Like it or not, business is emotional. Even in the MSP space, where so much of the work is technical and automated, the human side of business always leads to some level of personal involvement. We care about our work, and our success or failure can have a real impact on not only ourselves, but the people we care about.

There’s this fantasy that we can check our emotions at the office door every morning, but that’s not realistic. When we pour ourselves into our work, spending eight hours (or more) a day improving ourselves and the business, we’re bound to be emotional.

For many, it isn’t just a job. It’s a career. As we move further along in our careers, the sales opportunities get bigger. If the stakes are higher, it’s no surprise the emotions are more prominent. 

Instead of trying to check our emotions at the door, we should use them as signals to guide us in our decision making process. Say a client has called your phone every day this week because they’re upset about an issue outside of your control. You want to help resolve the problem, but you’re starting to feel just as anxious as the client.

Strong emotions are a signal to recruit outside help

Our sales coach, Dan Hudock, discusses this strategy frequently in our training sessions. Sales is a tough role and is often done alone, without any outside perspectives to inform our decisions. Because of this, we should step back and get a second opinion whenever we’re feeling emotional on the job.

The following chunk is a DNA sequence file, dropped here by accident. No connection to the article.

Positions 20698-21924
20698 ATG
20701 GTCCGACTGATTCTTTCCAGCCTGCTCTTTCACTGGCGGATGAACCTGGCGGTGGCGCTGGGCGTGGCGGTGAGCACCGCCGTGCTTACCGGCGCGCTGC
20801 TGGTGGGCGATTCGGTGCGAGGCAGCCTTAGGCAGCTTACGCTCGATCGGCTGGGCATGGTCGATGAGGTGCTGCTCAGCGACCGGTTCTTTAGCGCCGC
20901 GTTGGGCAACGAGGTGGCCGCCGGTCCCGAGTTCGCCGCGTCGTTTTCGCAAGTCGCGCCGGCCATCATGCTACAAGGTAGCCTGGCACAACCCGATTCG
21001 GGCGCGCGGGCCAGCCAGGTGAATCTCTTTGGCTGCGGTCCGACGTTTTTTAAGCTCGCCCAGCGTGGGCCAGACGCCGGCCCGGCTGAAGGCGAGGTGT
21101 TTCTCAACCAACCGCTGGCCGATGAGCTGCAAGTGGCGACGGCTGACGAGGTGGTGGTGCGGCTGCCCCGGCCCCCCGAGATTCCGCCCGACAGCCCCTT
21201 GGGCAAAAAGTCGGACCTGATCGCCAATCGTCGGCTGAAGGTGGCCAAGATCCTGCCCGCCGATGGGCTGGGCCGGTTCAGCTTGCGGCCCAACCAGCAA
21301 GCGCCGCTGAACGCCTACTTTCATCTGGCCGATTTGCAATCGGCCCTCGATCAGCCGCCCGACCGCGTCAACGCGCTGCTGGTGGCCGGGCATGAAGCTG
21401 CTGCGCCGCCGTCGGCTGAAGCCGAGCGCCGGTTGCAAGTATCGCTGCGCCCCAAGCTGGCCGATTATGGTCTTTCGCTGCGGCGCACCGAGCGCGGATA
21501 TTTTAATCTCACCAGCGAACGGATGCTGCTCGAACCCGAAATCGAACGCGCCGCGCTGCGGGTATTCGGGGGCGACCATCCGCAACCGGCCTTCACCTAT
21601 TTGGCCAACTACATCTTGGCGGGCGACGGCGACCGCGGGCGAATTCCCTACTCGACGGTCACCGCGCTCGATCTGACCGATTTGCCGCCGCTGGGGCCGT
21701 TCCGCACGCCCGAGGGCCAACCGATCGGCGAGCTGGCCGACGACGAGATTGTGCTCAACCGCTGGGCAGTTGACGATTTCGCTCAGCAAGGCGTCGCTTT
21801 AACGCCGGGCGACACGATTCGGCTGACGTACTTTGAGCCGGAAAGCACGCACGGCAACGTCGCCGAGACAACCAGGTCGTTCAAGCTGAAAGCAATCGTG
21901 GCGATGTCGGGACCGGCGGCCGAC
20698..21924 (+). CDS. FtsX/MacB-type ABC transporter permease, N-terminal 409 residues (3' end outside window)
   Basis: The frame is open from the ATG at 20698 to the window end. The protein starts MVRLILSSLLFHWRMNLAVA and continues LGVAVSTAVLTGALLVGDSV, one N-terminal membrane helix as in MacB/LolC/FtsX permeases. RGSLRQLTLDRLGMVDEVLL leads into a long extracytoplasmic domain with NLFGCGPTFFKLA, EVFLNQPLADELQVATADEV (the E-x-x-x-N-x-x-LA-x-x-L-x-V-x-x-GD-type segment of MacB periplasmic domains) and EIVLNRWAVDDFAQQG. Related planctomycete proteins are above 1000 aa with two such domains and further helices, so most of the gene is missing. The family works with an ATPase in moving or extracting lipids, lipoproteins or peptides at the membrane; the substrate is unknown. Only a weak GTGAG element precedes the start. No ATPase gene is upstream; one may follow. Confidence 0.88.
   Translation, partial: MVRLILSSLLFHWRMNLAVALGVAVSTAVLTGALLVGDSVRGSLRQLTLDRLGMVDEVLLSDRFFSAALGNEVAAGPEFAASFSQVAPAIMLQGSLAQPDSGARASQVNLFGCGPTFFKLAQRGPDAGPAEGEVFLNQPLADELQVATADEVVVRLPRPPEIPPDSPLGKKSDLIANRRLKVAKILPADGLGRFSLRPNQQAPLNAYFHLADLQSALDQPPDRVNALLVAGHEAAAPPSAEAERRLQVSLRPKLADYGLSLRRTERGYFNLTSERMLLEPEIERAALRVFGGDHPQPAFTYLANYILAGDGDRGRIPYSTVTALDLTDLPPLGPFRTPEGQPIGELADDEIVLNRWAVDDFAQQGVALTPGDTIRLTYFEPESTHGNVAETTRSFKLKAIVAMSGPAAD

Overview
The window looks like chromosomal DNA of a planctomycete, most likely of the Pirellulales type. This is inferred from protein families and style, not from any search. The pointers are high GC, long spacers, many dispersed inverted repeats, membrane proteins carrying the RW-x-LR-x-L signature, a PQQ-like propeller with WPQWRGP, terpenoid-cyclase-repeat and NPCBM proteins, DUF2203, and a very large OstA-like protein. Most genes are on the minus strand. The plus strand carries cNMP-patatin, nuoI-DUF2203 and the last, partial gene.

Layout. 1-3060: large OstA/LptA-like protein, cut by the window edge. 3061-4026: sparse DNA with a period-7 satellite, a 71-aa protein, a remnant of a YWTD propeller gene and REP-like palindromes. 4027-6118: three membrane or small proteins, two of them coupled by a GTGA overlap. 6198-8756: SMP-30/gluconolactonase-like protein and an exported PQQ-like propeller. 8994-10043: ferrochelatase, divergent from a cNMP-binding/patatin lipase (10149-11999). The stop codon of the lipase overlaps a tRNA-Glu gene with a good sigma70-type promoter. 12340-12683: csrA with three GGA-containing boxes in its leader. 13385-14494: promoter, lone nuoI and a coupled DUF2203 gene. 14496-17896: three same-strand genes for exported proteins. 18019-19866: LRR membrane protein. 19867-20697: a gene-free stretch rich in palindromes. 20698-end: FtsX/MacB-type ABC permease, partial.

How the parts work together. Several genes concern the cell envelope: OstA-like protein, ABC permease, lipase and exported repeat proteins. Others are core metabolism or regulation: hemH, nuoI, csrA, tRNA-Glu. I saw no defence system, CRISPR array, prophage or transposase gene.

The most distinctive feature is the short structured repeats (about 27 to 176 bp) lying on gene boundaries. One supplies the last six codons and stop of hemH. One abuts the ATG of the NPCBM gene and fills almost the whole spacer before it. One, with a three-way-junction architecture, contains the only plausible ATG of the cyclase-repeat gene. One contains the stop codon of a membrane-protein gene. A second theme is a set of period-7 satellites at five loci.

Here’s another concept Dan’s fond of: “Even coaches have coaches.” For example, the top athletes get all the praise on the field, but their success is thanks to the coaches, nutritionists, and other gurus that help them maintain peak performance.

It’s tempting to resist seeking outside help when we’re feeling emotional. Pride gets in the way, and we don’t want to appear weak or out of control, especially if the emotion stems from a client issue.

However, if you want to see through the fog and land more clients, you have to ask for help. When you’re thinking about where to seek out help, you should also consider going beyond the sales network you’ve built over your career. Some people to consider:

  • Your sales coach
  • A mentor
  • A peer in the industry
  • A family member
  • Staff
  • Your gym’s fitness instructor
  • A yogi
  • A therapist

By expanding beyond the world of sales, you’ll capture ideas you would have never considered. Each individual will help you get a different perspective, offering you a full panoramic view of both the problem and potential solutions — details that could be clouded by your emotions.

You’re the one ultimately responsible for your decisions, but you don’t have to make the tough ones alone. By leaning on your network, you can arrive at informed conclusions, regardless of your emotions.

Photo: Tortoon / Shutterstock

Brad Stoller

Posted by Brad Stoller

Brad Stoller is National Director of Business Development for The PT Services Group. Brad is responsible for helping prospective clients understand PT and their appointment setting capabilities through a consultative approach. Before joining The PT Services Group, Brad was a State Farm agency owner, providing insurance and financial services solutions. Over the years, he has been a serial entrepreneur, building and developing businesses in real estate and marketing.

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